Featured Faith Group: July 2016
THE INTRODUCTION TO TIBETAN BUDDHISM
— submitted by Geshe Jampa
The first official appearance of Buddhism into Tibet is said to have occurred during the reign of twenty-third King of the Yarlung dynasty, Lha Thothori Nyentsen (23th king of Tibet – around 500 CE). According to Tibetan legends, one day a Buddhist text and relics consecrated to Avalokitesvara fell from the sky to the roof of the king’s palace. The scriptures were written in Sanskrit, and no one at the court understood the significance of the relics thus it remained an isolated event.
The 33rd King of Tibet, Songtsen Gampo (born 617) had the Buddhist texts translated and married two Buddhist princesses. With this, one can say that Buddhism was first really introduced to Tibet as a practice.
The 37th King of Tibet, Trisong Detsen invited Indian Pandit Shantarakshita and Kamalasila, who suggested to invite Padmasambhava (or Guru-Rinpoche) to Tibet, who arrived in 817.
An ordained spiritual community was established in the first Buddhist monastery; Samye, which was built by Padmasambhava. In this period, translation of scriptures genuinely began. As of this time, one can say that Buddhism was firmly established in Tibet, as the presence of Sangha is considered essential.
In 792, after a great philosophical debate, King Trisong Detsen officially declared Indian Buddhism and not Chinese Buddhism to be the religion of Tibet.
DECLINE AND REVIVAL
Buddhism almost disappeared after 842 when King Lang Dharma violently persecuted Buddhism. After this, for a long time there were no ordinations and no central religious authority in Tibet. Instead, the original Bon religion prevailed.
In 978, with the introduction of several Indian Pandits and Tibetan monks studying in India, Buddhism revived, with the help of king Yeshe O. A real revival occurred after 1042, when Atisha Dipankhara (or Lama Atisha) put Tibetans “back on the right track”.
He presented the Buddhist philosophy in a very clear and condensed manner, which became the basis for philosophical teachings in most Tibetan traditions. After Atisha, the influence from Indian teachers was limited. Atisha’s main disciple was the layman Dromtönpa, who founded the Kadam-tradition. This tradition does not exist in that form anymore, but strongly influenced the later schools of Kagyu, Sakya and especially Gelug.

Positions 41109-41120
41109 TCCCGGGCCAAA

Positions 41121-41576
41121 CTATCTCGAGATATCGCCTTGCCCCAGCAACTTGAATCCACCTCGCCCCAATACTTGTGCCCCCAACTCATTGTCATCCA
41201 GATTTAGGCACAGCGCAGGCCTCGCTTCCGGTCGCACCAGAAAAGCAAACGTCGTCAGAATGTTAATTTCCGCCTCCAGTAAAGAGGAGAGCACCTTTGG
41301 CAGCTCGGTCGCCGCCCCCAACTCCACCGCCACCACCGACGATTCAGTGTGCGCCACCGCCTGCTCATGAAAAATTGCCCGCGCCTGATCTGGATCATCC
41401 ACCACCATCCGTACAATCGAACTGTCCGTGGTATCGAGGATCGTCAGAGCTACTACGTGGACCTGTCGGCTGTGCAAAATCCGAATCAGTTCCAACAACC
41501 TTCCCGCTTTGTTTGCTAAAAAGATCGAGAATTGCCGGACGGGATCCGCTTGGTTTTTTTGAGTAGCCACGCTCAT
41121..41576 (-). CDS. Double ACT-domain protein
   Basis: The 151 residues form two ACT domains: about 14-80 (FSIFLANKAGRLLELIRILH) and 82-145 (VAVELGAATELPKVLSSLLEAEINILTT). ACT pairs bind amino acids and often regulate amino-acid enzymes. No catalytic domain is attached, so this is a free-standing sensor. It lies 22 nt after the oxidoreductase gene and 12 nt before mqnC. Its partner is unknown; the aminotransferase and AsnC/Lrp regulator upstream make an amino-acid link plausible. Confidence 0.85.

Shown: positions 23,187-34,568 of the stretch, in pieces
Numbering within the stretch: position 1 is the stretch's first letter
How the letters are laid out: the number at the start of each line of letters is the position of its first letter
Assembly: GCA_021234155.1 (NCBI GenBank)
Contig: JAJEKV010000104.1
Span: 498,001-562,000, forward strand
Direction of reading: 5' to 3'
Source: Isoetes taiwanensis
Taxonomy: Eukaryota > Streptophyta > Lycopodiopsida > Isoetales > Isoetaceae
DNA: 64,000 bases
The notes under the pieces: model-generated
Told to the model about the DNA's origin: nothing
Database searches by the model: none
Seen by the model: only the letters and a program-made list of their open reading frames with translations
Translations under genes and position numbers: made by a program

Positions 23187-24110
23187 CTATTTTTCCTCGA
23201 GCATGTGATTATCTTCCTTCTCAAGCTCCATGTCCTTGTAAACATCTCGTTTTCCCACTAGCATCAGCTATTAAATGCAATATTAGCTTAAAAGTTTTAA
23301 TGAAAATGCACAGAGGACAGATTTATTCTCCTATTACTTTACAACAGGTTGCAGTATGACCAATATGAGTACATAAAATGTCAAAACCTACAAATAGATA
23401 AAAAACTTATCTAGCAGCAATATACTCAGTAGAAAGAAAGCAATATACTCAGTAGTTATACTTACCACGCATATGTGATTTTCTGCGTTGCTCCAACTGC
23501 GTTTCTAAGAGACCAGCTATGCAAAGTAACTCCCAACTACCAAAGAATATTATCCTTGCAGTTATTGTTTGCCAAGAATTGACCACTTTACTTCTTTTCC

Note that Tibetan teachers like His Holiness the Dalai Lama insist that Tibetan Buddhism these days still carefully reflects the
Buddhism as was present in India around the 11th century. He also rejects the term Lamaism, as it suggests as if the Tibetan teachers have developed their own form of Buddhism.
Tibetan Buddhism comprises the teachings of the three vehicles of Buddhism: the Theravada Vehicle, Mahāyāna, and Vajrayāna. The Mahāyāna goal of spiritual development is to achieve the enlightenment of buddhahood in order to most efficiently help all other sentient beings attain this state. The motivation in it is the bodhicitta mind of enlightenment — an altruistic intention to become enlightened for the sake of all sentient beings.
Bodhisattvas are revered beings who have conceived the will and vow to dedicate their lives with bodhicitta for the sake of all beings. Tibetan Buddhism teaches methods for achieving buddhahood more quickly by including the Vajrayāna path in Mahāyāna.
Tibetan Buddhism spread to the West in the second half of the 20th century as many Tibetan leaders were exiled from their homeland. Today, Tibetan religious communities in the West consist both of refugees from Tibet and westerners drawn to the
Tibetan religious tradition.
Tibetan Buddhism is most well-known to the world through His Holiness 14th Dalai Lama, the spiritual and political leader of Tibet and the winner of the Nobel Peace Prize in 1989.
Tibetan Buddhist Sacred Texts
Between the 11th and 14th centuries, the Tibetans translated every available Buddhist text into Tibetan. Today, many Buddhist works that have been lost in their original Sanskrit survive only in
The Tibetan Buddhist canon is a loosely defined list of sacred texts recognized by various sects of Tibetan Buddhism, consisting of more than 300 volumes and many thousands of individual texts. In addition to Theravada Buddhist texts from early Buddhist schools, mostly the Sarvastivada, and mahayana texts, the Tibetan canon includes Tantric texts.